Traveling during the holidays can be tough. Packing for travel during the holidays can be even tougher. There’s so much to fit inside one pesty little suitcase: the meaningful gifts you purchased for your loved ones, the fancy attire you’ll need for your seasonal celebrations, and, of course, the extra-comfy clothes you’ll wear when spending quality time with your family.
We wanted to help solve some of your holiday packing woes, so we reached out to Kate Larramendy, the design director at Toad&Co. Larramendy has had years of experience traveling, working with fabrics, and packing efficiently. (She was previously the design director at the famed activewear brand, Patagonia, so she knows a thing or two about being resourceful!) We figured she’d have some great advice to assist you in your holiday packing endeavors, and we were right! These are her top tips:
1. The One Piece You Need to Pack
“I never go anywhere without a cashmere sweater,” Larramendy says. She praises their versatility, both functionally and fashionably. “They’re warm as insulation under a coat, but light enough to wear comfortably indoors.” For men and women, a cashmere sweater can also be worn in both dressier and more casual situations. “For a woman, a cashmere sweater and a necklace pulls everything together.” She advises seeking out the best you can get, however. “You can get cashmere sweaters at many different quality levels—but I promise, if you invest in a high-quality sweater, it will serve you for years to come.”
2. Don’t Fold Your Clothes (Really)
Larramendy is pretty anti-fold: when you don’t have ready access to an iron, those creases could be menaces to your holiday wardrobe. The solution? Roll your clothes. “Rolling clothes is the ticket for having it arrive in the condition as when you pack it,” she says. “I fold things in half, then in half, and then roll.” You’ll avoid having a huge crease, she explains, since you’ll be distributing that pressure over the surface of a garment instead of at the fold, even if you stuff your bag. For an easier fit, Larramendy recommends rolling your clothing into logs about the same size. “It’ll end up looking like a bunch of burritos.” We wish more things were described that way.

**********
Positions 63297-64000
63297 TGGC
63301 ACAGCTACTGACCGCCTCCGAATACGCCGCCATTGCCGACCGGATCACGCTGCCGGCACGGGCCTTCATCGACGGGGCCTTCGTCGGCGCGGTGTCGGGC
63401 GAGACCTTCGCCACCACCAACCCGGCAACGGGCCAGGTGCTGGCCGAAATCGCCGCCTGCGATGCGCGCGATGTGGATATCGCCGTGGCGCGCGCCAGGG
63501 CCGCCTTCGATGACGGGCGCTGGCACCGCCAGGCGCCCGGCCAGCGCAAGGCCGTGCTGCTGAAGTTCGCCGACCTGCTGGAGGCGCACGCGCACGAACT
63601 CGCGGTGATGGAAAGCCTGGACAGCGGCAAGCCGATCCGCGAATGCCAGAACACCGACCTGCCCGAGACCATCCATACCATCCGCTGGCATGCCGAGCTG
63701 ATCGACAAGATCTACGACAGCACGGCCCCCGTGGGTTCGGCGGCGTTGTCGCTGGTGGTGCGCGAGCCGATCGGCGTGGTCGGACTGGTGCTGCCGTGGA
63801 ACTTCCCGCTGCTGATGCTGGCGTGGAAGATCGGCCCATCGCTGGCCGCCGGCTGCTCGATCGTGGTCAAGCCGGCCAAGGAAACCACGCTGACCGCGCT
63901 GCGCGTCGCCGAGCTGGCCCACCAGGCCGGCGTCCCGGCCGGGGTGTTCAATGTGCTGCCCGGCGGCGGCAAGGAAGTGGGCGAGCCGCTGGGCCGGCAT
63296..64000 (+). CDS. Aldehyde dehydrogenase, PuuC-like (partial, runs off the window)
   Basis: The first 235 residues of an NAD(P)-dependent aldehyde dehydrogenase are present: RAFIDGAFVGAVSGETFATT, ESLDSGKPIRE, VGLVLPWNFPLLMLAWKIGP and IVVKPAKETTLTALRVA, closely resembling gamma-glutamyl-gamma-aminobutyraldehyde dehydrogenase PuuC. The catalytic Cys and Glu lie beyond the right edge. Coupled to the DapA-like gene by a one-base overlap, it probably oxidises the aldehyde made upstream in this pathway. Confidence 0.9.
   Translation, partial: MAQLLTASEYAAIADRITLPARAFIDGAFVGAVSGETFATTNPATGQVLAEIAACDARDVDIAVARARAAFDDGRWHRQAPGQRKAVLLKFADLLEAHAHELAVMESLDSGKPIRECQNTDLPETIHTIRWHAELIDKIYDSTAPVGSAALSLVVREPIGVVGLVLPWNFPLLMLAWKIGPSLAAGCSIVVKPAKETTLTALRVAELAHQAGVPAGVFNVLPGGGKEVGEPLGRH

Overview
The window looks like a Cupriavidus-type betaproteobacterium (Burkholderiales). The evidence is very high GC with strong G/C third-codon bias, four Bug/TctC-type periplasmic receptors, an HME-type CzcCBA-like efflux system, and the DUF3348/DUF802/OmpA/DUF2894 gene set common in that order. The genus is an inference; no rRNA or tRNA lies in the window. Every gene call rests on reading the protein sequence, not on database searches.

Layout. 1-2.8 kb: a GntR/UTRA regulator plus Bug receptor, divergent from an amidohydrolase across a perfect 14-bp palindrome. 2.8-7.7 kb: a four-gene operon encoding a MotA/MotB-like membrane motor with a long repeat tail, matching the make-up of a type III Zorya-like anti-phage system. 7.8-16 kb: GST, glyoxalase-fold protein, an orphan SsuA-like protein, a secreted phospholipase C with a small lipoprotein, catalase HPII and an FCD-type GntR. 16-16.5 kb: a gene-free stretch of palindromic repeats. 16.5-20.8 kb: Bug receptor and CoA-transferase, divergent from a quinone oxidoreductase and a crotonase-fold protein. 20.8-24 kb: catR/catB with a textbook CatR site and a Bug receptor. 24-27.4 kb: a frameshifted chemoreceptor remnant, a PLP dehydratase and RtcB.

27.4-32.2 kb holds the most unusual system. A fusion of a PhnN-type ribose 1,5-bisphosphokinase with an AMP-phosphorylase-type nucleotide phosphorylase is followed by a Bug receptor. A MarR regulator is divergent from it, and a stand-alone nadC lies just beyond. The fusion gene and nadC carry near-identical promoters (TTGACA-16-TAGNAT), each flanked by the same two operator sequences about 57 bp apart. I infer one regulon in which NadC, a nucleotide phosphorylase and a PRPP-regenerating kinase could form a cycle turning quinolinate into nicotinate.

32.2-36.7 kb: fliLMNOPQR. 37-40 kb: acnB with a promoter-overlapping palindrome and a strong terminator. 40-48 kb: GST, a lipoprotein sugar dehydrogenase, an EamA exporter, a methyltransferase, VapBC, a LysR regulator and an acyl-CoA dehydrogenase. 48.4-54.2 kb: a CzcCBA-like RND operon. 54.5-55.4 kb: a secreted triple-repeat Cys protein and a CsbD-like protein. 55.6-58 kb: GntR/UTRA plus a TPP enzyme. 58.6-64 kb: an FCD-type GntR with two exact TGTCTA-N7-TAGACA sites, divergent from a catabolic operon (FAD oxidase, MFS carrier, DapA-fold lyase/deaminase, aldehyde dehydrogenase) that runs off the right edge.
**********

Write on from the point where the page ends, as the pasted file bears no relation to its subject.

3. Consider Your Coats
Big, bulky coats and jackets take up way too much precious space in your luggage. Larramendy’s solution? “I love packing a light thermo insulation for warmth—and they’re designed to be stuffed into something. A Portland, Oregon company named Nau makes a down blazer, which is my all-time favorite travel piece,” she says. “It’s a really minimalist, lightly insulated down jacket, but the styling suggests otherwise. When I’m wearing it, I feel like I look more put-together than if I were wearing a puffy parka.” Larramendy also suggests bringing a vest and a jacket to layer or wear apart, depending on what you’re doing.
4. Pack Your Own Soap
Pack a bar of fragrant soap amid your clothes in your bag. “I always keep a little bar of a favorite soap in my bag, so my clothes always smell good. Especially after a while, when you get some of your worn clothes in there.” Another perk of packing a bar? You’ve got back-up soap, just in case the place you’re staying at doesn’t have it, or you’re not a fan of the scent.
5. Practice Makes Perfect
We’ve all been there: You want outfit options when you go on a trip, but find yourself wearing only a few pieces over and over again. “I always, after a trip, try to assess what I didn’t wear,” explains Larramendy, “And that means I didn’t need it. I always make a mental note about it, or even write it down. If you do that, after a few trips, you’ll start to get more confident about the stuff you actually need.” Larramendy recommends to keep your options simple—lots of neutrals and solids, with accessories to dress everything up.
6. Make Your Shoes Count
Shoes are another big challenge in bag-packing. While you should be super picky when it comes to bringing kicks, it doesn’t mean you can’t make the shoes you do pack work. “On the way home, I stuff dirty clothes in my shoes to make more space for the new things I’ve acquired.” Larramendy’s reasoning is that it takes up the same amount of space, but you’re capitalizing on the empty space inside the shoes. And since you’ll be getting gifts for the holidays (we hope!), you’ll probably need it. So, start stuffing.